Layers of land use in these downtown parts near Union Station often leave little evidence of what was before. Street names are clues, and Ramirez Street has survived all the redevelopment and is a reminder of the Juan M. Ramirez Vineyard once here. Adjacent is Vignes Street which once led to Frenchman Jean Louis Vignes' vineyard. Though both streets are today equally minor streets, Vignes is highly visible because of its freeway sign on a 101 Freeway offramp.
Juan Resurrecion Ramirez (1839-1922)
|Image courtesy of the Seaver Center for Western History Research|
Juan M. arrived in L.A. about 1828 and settled at a site midway between the Plaza Church and the river. Two years later he married Petra Avila, daughter of another pioneering family who arrived in 1786. (Nearby Avila Street is a reminder to the history of that family.) Juan M. grew grapes for winemaking, and his neighbor and close friend was Jean Louis Vignes, the prolific vintner. (A previous post described their money-making venture on Catalina Island.)
Juan Resurrecion was one of 13 children. The 1880 census listed him also as a winemaker and married to Rosa Bustamanto. Two decades earlier, his occupation was printer, as was his older brother Francisco P. (born 1837) -- Francisco most notably published El Clamor Público (The Public Outcry) the very first Spanish-language newspaper of L.A. between 1855 and 1859, and Francisco began this venture at the young age of 18. Francisco's work is the topic of a new book by Paul Bryan Gray, A Clamor for Equality: Emergence and Exile of Californio Activist Francisco P. Ramirez. He advocated racial equality and the abolition of slavery through his short-lived newspaper. He later settled in Ensenada until his death in 1908.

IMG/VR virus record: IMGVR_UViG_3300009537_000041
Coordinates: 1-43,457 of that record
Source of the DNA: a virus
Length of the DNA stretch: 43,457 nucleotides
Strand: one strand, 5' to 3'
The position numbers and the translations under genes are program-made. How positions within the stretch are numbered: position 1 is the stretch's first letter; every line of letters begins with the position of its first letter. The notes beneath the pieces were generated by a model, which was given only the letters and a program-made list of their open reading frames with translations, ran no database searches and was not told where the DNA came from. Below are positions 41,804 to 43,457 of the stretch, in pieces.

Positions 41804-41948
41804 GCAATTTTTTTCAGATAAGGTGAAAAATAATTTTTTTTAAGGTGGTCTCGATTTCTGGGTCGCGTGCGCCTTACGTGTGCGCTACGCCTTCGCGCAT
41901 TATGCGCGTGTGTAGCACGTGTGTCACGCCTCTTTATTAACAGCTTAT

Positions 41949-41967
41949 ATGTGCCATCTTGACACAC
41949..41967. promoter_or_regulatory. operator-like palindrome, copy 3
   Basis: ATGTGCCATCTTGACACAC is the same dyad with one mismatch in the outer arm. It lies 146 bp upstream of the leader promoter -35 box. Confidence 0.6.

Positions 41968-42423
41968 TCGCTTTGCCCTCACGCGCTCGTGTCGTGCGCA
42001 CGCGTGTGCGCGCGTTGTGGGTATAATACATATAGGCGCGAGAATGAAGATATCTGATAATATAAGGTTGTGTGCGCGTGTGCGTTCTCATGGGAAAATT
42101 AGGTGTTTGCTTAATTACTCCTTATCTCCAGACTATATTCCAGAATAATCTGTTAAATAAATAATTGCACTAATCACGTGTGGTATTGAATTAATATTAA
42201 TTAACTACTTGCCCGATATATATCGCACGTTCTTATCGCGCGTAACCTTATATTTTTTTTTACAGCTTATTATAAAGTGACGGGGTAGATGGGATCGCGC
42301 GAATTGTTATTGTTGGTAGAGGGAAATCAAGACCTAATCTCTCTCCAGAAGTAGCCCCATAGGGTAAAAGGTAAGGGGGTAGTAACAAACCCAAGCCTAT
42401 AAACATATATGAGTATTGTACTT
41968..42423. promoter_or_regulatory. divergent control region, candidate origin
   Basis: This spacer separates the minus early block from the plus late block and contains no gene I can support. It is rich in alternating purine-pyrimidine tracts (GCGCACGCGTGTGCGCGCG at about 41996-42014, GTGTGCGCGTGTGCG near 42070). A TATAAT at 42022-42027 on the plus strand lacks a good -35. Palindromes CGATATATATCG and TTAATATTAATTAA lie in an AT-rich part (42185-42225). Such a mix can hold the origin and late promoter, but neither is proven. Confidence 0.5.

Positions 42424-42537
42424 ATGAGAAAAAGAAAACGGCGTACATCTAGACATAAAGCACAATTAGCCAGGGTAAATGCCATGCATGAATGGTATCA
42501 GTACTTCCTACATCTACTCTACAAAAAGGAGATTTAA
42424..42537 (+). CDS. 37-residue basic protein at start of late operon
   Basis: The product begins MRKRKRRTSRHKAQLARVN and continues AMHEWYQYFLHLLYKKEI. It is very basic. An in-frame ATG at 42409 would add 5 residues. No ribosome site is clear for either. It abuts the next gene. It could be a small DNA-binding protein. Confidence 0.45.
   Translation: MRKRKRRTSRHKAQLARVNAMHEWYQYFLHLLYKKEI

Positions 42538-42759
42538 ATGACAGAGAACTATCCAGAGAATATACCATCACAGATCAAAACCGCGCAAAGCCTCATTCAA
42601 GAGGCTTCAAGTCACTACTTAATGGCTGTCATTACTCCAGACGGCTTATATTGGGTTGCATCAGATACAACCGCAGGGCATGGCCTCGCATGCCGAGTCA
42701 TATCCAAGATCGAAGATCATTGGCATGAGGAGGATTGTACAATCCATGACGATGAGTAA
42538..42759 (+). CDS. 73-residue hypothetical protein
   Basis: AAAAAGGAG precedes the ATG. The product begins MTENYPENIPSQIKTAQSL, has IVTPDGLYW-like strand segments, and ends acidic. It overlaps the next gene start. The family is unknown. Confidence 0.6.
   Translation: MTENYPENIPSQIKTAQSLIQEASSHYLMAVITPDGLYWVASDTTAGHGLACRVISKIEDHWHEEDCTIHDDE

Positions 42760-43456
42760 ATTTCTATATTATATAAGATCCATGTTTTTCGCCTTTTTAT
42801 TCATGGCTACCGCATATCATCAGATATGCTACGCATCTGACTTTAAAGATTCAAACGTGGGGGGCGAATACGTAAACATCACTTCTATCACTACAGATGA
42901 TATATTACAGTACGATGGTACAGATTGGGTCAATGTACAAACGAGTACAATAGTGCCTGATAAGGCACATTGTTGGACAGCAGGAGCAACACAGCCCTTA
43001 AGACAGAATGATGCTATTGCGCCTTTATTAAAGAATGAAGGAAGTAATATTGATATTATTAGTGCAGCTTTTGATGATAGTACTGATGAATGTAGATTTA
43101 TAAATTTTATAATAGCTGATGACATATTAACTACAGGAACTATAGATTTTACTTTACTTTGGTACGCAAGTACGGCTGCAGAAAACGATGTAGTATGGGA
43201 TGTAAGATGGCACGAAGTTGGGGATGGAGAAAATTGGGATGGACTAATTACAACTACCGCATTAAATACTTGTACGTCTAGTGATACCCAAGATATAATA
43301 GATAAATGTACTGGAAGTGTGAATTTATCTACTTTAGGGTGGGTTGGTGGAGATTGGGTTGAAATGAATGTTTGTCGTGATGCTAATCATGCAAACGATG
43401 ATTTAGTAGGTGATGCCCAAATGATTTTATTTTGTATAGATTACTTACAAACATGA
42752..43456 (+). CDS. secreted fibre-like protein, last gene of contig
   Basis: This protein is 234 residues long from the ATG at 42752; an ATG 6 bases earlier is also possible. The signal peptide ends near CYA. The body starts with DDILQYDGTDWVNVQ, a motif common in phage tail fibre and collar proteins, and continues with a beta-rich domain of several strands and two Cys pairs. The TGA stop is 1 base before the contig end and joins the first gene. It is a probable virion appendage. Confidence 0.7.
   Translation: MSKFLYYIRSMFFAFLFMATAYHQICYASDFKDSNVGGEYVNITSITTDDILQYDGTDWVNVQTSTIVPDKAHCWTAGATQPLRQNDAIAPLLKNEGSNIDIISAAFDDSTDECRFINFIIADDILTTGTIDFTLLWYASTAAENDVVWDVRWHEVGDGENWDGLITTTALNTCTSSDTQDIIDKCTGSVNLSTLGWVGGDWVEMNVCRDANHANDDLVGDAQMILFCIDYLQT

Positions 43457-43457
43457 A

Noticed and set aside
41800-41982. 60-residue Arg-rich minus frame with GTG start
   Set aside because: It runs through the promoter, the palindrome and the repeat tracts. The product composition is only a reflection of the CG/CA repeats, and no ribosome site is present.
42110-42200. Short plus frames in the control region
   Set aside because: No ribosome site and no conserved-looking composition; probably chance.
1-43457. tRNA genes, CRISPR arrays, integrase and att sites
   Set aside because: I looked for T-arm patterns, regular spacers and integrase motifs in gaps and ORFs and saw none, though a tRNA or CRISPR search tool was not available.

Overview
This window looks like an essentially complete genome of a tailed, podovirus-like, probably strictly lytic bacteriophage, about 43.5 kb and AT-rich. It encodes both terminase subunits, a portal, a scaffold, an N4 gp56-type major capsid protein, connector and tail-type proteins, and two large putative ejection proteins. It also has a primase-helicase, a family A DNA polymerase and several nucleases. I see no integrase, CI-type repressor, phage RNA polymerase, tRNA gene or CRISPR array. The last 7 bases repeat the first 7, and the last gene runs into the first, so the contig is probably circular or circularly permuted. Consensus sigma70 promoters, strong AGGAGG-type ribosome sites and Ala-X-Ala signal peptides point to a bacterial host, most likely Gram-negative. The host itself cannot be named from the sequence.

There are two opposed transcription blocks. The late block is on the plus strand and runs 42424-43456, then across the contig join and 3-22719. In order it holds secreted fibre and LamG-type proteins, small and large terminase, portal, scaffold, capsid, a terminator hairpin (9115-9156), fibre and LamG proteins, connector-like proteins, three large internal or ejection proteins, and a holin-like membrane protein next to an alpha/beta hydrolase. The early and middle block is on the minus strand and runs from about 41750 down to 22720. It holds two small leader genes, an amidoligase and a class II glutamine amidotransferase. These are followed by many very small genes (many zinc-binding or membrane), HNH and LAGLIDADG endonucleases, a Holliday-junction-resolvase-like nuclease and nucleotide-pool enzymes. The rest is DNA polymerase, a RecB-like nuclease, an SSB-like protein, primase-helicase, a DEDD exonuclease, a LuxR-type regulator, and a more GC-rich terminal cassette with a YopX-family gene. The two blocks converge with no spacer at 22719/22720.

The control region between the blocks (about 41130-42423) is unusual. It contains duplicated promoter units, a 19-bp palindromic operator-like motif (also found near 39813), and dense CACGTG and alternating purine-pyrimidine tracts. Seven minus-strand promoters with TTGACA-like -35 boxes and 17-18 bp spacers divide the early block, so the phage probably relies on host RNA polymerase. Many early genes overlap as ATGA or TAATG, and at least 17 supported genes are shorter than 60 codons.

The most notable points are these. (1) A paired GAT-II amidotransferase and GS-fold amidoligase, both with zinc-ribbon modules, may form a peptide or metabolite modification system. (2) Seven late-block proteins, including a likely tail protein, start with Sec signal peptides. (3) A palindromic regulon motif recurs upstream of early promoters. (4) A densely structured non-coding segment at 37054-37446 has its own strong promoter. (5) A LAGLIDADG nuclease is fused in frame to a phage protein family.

Juan R. and Francisco P. had a younger sister - pieces of her life story can be found in newspapers, Internet references and archival maps. Isabel (1841-1917) managed to marry well - first to Antonio Pelanconi in 1866 (the Italian wine merchant whose Pelanconi building still exists in Olvera Street). Isabel was widowed in 1879 and soon married her departed husband's business associate, Giacomo Tononi. The Tononi building stood in what was once Little Italy. By 1887, Giacomo had acquired a large parcel of the Ramirez vineyard, while Isabel held a neighboring strip of property. She eventually outlived him too. Juan R. survived his sister by five years, and he died in September of 1922.
Below is a late 1880s map of the vineyard probably after much of the original homestead was liquidated:
|Map circa 1888 courtesy of the Seaver Center|
The Ramirez vineyard original footprint hugely spanned south of the Denny's where the 101 Freeway crosses as well as at today's Patsaouras Transit Plaza just beyond the Denny's pictured above.[Update 1/11/2013: Mr. Gray, author of A Clamor for Equality, wrote and commented that the original site of the Ramirez adobe lies on the southbound lanes of the freeway nearly straight south from the Denny's.]
The Ramirez family might also have had a connection to the construction of the Plaza Church. Historical references name the Ramirez patriarch to be Jose Antonio Ramirez (in contrast to the carpenter Francisco Ramirez of Mission Santa Barbara as pointed out by historian and biographer Paul Bryan Gray.) Jose Antonio was described to have been the architect of the Plaza Church at its completion in 1821. I have not been able to reconcile this fact, as other references attribute Jose Antonio Ramirez to be a bachelor who built numerous missions up and down the coast.